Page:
14 But they would not listen, but were stubborn, as their fathers had been, who did not believe in the Lord their God. 15 They despised his statutes and his covenant that he made with their fathers and the warnings that he gave them. They went after false idols and became false, and they followed the nations that were around them, concerning whom the Lord had commanded them that they should not do like them. 16 And they abandoned all the commandments of the Lord their God, and made for themselves metal images of two calves; and they made an Asherah and worshiped all the host of heaven and served Baal. 17 And they burned their sons and their daughters as offerings and used divination and omens and sold themselves to do evil in the sight of the Lord, provoking him to anger. 18 Therefore the Lord was very angry with Israel and removed them out of his sight. None was left but the tribe of Judah only. 2 Kings 17:1-18 ESV

Chapter 17 marks the beginning of the end of the northern kingdom of Israel. It had been two centuries since God had divided Solomon’s domain in half and placed the ten northern tribes under the leadership of Jeroboam. Now, some 200 years later, God was about to bring judgment upon His disobedient children. And it all takes place during the reign of Hoshea, who will have the not-so-pleasant privilege of serving as the last king of Israel. Like many of his predecessors, Hoshea had come to the throne by means of intrigue and insurrection. Under King Pekah’s leadership, Israel had suffered great losses in terms of both land and lives. King Tiglath-Pileser had conducted a relentless campaign of terror, eventually capturing “the towns of Ijon, Abel-beth-maacah, Janoah, Kedesh, and Hazor. He also conquered the regions of Gilead, Galilee, and all of Naphtali, and he took the people to Assyria as captives” (2 Kings 15:29 ESV).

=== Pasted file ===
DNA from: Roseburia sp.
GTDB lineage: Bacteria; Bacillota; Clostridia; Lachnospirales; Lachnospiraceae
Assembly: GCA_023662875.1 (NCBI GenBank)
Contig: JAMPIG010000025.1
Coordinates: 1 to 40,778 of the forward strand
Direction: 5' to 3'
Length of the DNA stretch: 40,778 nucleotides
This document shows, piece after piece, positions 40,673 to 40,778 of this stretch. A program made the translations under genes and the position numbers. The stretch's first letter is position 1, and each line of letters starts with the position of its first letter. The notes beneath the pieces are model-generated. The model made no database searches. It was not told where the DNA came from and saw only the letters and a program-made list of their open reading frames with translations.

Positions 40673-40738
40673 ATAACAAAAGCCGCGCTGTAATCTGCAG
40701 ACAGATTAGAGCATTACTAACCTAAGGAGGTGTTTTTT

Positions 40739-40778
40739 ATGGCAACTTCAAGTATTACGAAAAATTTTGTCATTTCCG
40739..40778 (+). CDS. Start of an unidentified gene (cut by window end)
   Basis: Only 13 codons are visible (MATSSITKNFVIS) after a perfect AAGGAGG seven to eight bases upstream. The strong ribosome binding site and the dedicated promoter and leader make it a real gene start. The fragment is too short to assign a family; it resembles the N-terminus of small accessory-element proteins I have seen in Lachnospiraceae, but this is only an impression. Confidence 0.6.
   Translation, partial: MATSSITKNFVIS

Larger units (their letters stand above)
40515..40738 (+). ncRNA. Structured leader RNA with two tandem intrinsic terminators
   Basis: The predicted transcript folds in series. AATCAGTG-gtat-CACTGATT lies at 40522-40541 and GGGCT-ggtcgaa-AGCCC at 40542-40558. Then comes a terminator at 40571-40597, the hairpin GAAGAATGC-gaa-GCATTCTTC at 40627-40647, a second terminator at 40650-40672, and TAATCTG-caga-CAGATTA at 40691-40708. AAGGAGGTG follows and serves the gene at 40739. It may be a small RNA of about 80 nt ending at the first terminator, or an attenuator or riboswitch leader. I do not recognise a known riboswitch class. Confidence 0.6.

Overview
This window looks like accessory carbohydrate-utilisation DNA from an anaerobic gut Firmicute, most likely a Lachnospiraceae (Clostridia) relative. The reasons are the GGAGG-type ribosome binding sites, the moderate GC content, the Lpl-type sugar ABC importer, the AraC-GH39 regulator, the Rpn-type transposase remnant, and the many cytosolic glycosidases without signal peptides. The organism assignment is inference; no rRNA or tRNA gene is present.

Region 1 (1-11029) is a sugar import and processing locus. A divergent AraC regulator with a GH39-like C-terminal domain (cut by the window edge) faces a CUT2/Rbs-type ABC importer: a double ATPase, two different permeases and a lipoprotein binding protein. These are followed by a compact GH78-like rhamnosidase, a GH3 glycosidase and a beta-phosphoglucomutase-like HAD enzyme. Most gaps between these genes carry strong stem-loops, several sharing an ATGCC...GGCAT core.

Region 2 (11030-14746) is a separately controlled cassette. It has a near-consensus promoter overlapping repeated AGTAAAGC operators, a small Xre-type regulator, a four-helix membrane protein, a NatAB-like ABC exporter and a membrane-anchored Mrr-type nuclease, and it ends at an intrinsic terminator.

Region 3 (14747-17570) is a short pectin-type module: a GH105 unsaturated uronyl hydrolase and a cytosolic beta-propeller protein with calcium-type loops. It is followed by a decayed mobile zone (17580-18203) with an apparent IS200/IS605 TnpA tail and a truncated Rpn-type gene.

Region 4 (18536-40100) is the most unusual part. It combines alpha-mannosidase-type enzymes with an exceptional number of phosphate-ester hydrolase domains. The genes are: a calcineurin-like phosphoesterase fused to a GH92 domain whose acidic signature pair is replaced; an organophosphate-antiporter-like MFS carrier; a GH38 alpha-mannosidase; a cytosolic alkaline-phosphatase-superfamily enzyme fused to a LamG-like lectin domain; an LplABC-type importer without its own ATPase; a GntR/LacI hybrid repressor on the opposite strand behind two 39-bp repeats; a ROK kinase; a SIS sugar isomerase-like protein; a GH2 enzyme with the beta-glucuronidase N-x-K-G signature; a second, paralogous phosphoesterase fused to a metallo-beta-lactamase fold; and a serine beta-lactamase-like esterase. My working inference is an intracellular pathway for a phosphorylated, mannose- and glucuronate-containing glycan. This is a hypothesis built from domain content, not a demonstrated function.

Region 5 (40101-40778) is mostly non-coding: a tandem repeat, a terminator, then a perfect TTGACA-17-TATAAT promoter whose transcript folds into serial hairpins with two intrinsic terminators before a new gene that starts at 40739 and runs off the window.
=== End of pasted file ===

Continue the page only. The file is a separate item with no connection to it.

These actions left the nation in a state of disarray and weakened Pekah’s hold on the throne of Israel. Hoshea took full advantage of the volatile conditions and launched a coup that results in Pekah’s assassination and his own ascension to the throne of Israel. But he had chosen a poor time to become king. The Assyrians had completely dominated and demoralized the Israelite army, leaving Hoshea with no choice but to become a vassal to King Tiglath-Pileser. He was nothing more than a puppet king, answering to the more powerful king of Assyria. But when Tiglath-Pileser was forced to return to Mesopotamia to deal with problems in his own land, Hoshea rebelled and declared Israel to be free from Assyrian rule. He stopped all tribute payments to Assyria and, in an effort to prevent further invasions, he made an alliance with the Egyptians. Things appeared to be going in his favor.

Tiglath-Pileser eventually died and was replaced by his son, Shalmaneser. For two years, the new king of Assyria remained preoccupied with problems on the home front. But in 725 BC, he once again set his sights on the land of Philistia. One of the first things Shalmaneser did was order the arrest and imprisonment of the recalcitrant king of Israel. Hoshea was removed from the throne and placed in a prison cell, where he would wait out the fall of his kingdom. For three years, the Assyrians laid siege to the capital city of Samaria, and in 722 BC it fell.

…in the ninth year of King Hoshea’s reign, Samaria fell, and the people of Israel were exiled to Assyria. They were settled in colonies in Halah, along the banks of the Habor River in Gozan, and in the cities of the Medes. – 2 Kings 17:6 NLT

But even worse than the fall of the capital was the capture and deportation of the people. They were forcibly removed from the land and taken as prisoners to Assyria. They were herded like animals and marched out of Israel, never to step foot in the land of promise again. And the author makes it painfully clear why they were suffering this horrific fate.

This disaster came upon the people of Israel because they worshiped other gods. They sinned against the Lord their God, who had brought them safely out of Egypt and had rescued them from the power of Pharaoh, the king of Egypt. – 2 Kings 17:7 NLT